Honeywell has upgraded its micro air vehicle (MAV) to include a two-axis gimbal for the unmanned aerial vehicle’s Sony 10X-zoom electro-optical camera (second picture). The original MAV’s payload canister includes two fixed Sony cameras, one looking forward and one looking down.
Dan Fouts, business development manager for Honeywell, says the US Navy explosives ordnance disposal officials asked for the changes after an in-theatre test of about 20 MAVs last summer.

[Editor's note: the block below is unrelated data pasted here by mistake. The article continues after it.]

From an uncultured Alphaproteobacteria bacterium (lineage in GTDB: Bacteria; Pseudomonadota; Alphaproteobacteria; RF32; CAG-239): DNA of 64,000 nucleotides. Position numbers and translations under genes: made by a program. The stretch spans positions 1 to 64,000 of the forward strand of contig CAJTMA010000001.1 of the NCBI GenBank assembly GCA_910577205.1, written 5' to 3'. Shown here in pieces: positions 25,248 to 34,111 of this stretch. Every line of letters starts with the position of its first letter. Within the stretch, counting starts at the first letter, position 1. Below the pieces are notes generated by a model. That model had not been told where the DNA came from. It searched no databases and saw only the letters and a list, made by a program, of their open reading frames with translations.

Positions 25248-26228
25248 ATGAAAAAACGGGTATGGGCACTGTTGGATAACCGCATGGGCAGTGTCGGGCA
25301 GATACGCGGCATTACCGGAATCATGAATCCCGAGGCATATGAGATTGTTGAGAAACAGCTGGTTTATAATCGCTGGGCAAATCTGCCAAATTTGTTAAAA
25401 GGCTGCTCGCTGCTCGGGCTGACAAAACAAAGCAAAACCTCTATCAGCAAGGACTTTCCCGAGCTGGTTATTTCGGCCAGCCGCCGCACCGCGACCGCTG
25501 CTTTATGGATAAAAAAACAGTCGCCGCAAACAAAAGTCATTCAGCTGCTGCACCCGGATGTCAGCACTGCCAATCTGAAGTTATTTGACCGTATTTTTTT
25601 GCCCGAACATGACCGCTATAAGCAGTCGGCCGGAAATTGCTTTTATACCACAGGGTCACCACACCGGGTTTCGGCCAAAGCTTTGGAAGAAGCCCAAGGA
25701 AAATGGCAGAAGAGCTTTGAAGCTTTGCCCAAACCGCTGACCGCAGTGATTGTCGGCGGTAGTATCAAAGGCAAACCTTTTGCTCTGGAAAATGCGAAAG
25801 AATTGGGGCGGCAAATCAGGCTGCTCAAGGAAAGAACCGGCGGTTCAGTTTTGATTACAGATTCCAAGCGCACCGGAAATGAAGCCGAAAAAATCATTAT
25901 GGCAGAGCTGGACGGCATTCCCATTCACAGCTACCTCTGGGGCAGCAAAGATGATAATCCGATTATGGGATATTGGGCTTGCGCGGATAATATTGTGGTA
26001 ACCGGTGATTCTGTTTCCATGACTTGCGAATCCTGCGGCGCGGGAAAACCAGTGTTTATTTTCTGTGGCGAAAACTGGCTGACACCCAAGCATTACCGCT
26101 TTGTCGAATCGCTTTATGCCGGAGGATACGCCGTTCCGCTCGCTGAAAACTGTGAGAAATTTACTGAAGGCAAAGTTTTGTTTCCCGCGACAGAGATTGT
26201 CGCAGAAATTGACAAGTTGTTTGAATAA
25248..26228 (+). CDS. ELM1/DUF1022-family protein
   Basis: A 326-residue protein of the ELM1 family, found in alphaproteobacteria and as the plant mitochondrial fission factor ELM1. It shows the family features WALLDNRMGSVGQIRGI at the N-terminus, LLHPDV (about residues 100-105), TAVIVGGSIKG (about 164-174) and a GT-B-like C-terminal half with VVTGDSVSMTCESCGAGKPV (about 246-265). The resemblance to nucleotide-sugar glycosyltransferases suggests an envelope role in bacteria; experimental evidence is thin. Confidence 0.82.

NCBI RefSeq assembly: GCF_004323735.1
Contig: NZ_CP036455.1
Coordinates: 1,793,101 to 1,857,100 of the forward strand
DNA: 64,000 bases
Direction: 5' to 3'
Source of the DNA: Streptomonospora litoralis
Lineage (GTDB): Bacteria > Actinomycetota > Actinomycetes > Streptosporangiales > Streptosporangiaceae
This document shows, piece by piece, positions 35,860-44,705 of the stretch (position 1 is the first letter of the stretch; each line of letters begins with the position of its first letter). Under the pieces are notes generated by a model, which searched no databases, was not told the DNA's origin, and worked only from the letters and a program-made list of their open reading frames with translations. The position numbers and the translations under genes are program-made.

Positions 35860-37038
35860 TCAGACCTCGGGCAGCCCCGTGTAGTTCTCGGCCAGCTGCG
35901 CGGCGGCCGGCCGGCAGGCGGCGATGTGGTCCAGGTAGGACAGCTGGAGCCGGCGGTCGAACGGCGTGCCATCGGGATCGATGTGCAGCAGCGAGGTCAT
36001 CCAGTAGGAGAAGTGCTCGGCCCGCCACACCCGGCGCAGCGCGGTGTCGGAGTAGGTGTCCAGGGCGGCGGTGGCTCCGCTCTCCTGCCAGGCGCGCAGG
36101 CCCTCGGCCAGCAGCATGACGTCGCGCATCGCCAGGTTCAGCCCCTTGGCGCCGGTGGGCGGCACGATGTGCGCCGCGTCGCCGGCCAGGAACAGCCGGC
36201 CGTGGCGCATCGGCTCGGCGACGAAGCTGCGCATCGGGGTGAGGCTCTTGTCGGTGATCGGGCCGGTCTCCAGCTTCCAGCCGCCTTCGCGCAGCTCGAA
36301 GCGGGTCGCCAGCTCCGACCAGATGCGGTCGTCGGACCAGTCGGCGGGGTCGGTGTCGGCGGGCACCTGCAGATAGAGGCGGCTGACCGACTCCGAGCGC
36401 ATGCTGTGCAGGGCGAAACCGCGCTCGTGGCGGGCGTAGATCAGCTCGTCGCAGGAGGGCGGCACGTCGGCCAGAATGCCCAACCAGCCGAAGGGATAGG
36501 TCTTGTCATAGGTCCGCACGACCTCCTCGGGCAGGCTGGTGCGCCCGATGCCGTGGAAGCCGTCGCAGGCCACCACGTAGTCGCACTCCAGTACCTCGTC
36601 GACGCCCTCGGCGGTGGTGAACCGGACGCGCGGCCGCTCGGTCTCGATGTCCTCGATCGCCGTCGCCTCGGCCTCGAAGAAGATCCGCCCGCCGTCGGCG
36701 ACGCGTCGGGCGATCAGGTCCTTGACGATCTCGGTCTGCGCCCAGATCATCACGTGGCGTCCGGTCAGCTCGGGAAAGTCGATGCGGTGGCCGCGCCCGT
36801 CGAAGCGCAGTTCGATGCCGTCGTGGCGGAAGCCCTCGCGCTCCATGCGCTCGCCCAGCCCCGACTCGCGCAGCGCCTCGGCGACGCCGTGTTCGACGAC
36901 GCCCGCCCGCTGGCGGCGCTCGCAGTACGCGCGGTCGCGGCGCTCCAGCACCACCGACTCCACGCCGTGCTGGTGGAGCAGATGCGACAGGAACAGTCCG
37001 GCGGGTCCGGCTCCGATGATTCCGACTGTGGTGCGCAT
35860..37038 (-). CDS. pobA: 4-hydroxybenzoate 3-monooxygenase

Without the gimballed camera, Fouts says operators would have to climb or descend the MAV to get a full picture of areas like road intersections with the fixed cameras. The backpack-able 11kg (25lb) MAV has 40min endurance, 40kt (74km/h) airspeed and a 1.5kg payload, which includes the camera and an infrared sensor.
The upgrades are available now says Honeywell, and will be standard equipment as part of a Navy sole-source contract to Honeywell for 185 MAVs. Fouts says the cost increase is minimal in part because the upgrade contains one camera rather than two.